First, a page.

IT’S an issue that has passionate for and against camps.
And with more plans to test drill for Methane Gas being submitted across the Swansea Bay area, Rachel Moses-Lloyd looked at the arguments.
THERE’S a battle going on across South Wales.
It’s between those who want to use natural energy sources sitting under the Welsh ground, and those who don’t.
Often mistaken for hydraulic fracturing — or fracking — test drilling applications to check for methane gas on coal beds across the Swansea Bay area keep coming up on council agendas.
Recently, UK Methane, a Bridgend-based company applied to Neath Port Talbot Council for temporary permission to drill an exploratory borehore to test for coal bed methane and shale gases in the Foel Fynddau forest, Pontrhydyfen.
But instantly, the community rallied together to hold a public meeting to raise concerns about the plans.
And now residents are expected to protest at the council meeting when a decision is set to be made.
Keith Ross, of Safe Energy Wales, who spoke at a meeting in Cwmavon to residents, said: “No one is fracking anywhere in Wales.
"The first thing people need to understand is the difference between fracking and test drilling, they are completely different things.
"They are not likely to be fracking in Wales, because that’s what they do for shale gas, and South Wales hasn’t got shale gas."
He said what the public in South Wales was facing though, was the extraction of coal bed methane, and the issues that could potentially cause.
He said there are currently live applications across South Wales, including at Llys Nini, Penllergaer.
He said if companies do find enough methane during their testing, there are two different ways they could go.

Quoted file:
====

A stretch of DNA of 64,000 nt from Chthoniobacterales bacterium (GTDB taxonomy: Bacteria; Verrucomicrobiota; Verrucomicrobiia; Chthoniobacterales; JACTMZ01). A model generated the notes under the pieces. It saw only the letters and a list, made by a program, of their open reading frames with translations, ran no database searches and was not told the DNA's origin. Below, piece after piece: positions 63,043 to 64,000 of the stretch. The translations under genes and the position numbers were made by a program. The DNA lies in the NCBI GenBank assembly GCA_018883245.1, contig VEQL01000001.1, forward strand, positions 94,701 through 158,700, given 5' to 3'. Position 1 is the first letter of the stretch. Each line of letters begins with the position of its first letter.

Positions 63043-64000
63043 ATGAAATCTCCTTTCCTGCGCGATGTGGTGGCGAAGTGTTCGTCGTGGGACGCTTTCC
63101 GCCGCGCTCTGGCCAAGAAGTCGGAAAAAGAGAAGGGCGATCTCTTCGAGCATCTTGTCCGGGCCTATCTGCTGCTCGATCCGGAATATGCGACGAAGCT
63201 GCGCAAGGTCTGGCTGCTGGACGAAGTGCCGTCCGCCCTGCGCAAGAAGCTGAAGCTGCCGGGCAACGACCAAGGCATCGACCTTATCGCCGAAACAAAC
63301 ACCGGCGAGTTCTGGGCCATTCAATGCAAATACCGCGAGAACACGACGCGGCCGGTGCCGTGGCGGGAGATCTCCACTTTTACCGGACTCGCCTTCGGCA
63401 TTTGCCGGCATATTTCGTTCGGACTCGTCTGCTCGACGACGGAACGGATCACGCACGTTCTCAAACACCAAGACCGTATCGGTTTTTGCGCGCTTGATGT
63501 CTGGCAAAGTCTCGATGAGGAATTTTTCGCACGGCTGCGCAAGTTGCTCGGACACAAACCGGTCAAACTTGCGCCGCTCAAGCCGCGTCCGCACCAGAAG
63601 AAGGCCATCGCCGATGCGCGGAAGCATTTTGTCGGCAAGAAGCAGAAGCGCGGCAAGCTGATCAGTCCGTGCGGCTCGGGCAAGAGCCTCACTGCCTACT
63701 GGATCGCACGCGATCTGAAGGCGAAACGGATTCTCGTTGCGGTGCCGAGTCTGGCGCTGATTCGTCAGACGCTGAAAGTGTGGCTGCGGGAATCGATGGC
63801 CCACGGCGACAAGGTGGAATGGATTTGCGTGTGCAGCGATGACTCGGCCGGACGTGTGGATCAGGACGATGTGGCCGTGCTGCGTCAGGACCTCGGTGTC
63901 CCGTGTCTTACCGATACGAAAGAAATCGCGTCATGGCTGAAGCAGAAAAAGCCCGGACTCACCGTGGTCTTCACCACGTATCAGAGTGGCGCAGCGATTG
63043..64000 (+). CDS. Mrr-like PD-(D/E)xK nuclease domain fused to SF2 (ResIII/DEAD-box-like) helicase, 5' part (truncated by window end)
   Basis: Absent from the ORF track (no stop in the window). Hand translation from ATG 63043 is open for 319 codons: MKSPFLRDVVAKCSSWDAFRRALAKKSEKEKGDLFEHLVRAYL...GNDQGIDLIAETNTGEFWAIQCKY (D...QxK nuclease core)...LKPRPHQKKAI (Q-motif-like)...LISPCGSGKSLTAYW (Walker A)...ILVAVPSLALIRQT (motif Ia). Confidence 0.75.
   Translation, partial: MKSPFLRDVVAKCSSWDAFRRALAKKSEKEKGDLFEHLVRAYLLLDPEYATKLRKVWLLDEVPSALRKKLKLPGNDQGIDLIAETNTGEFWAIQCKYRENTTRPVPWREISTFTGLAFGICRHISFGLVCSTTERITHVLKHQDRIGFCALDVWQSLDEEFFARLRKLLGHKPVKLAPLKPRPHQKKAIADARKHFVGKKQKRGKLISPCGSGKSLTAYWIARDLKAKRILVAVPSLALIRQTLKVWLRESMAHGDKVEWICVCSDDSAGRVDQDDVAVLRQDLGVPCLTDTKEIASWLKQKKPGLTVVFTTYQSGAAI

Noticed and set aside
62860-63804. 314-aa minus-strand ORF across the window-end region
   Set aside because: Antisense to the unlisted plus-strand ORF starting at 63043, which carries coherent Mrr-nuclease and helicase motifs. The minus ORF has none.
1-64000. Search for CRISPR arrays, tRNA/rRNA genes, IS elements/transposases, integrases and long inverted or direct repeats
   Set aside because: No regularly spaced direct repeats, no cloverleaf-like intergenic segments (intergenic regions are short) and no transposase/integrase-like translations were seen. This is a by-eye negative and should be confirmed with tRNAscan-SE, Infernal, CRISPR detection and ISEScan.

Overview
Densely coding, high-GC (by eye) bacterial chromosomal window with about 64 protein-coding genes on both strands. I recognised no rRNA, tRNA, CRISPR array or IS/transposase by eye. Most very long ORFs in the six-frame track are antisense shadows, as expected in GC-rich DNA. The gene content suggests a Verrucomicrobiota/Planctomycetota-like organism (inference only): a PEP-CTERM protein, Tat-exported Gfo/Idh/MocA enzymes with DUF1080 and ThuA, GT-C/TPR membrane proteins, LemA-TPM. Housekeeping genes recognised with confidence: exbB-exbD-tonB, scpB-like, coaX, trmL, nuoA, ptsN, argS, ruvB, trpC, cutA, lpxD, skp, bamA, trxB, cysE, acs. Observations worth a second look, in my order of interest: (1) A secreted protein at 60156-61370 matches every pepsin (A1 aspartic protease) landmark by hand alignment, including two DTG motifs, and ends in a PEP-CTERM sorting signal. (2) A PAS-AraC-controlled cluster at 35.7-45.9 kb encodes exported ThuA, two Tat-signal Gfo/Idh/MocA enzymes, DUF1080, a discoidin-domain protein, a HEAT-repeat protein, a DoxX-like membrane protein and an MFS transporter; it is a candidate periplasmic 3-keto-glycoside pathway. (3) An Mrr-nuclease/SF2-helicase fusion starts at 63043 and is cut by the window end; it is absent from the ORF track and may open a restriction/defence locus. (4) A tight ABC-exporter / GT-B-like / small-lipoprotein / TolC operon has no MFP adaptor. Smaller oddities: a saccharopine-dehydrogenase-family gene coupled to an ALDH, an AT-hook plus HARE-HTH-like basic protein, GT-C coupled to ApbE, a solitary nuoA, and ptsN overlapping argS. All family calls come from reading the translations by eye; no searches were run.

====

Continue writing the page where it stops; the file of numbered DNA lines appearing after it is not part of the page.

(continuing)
"They can apply for a single hole to extract from.
"If they get very good indications from the tests, they will go straight to full production."
But, he said, there is only a certain distance down that can be drilled, and once companies hit that limit, they will then look for another area around two kilometres away.
"That’s fine in somewhere like America, or is mid Wales where there’s a lot of land.
"But there’s no methane in mid Wales, it’s all in the built up areas with the coal mines in South Wales — that’s why people moved there."
But supporters point out that expanding onshore production would create jobs and make Britain less reliant on other countries for its energy.
They say sufficient regulation should make the process much safer than it is in countries where not such strict guidance is in place.
Swansea councillor Ioan Richard said recovering gas should be of interest to us all.
Mr Richard, who represents the Mawr ward, said: "I am not talking about just out area, I’m talking about nationally.
"The potential is enormous, we’re sitting on billions of pounds worth of our own gas.
"What are we doing buying it from unstable countries when we have this source of natural gas."
Mr Richard, who began his career in the coal industry, and went on to the steel industry, added: "We should be looking at this with cautious interest to develop it if it can be done."
<b>What's happening locally?
COUNCILLORS will not be asked to make a decision on an application to explore for gases in the Afan Valley this month.
It was thought members of Neath Port Talbot Council’s planning committee would make a decision on UK Methane’s application to allow them to create an exploratory bore hole to test drill for shale gas on land within Foel Fynddau, Pontrhydyfen, on August 19.
But instead, a planning officer has written to councillors to say that a full site visit of the planning committee will be requested instead.
The visit is due to be held in September.
The Afan Nedd Against Fracking group was expected to demonstrate at the planning meeting and invited residents to attend the 1pm meeting with them, to show their support against the application.</b>